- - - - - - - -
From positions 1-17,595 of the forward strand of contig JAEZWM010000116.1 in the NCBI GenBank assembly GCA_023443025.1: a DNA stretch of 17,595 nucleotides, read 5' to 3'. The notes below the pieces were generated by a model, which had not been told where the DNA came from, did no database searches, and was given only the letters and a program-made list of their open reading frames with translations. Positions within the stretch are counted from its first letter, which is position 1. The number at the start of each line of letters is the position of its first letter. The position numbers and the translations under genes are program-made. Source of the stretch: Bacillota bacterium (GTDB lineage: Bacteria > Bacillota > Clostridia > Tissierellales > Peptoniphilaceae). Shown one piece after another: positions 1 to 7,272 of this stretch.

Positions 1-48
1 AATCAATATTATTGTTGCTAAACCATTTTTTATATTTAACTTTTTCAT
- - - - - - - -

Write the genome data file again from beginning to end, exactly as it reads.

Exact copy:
From positions 1-17,595 of the forward strand of contig JAEZWM010000116.1 in the NCBI GenBank assembly GCA_023443025.1: a DNA stretch of 17,595 nucleotides, read 5' to 3'. The notes below the pieces were generated by a model, which had not been told where the DNA came from, did no database searches, and was given only the letters and a program-made list of their open reading frames with translations. Positions within the stretch are counted from its first letter, which is position 1. The number at the start of each line of letters is the position of its first letter. The position numbers and the translations under genes are program-made. Source of the stretch: Bacillota bacterium (GTDB lineage: Bacteria > Bacillota > Clostridia > Tissierellales > Peptoniphilaceae). Shown one piece after another: positions 1 to 7,272 of this stretch.

Positions 1-48
1 AATCAATATTATTGTTGCTAAACCATTTTTTATATTTAACTTTTTCAT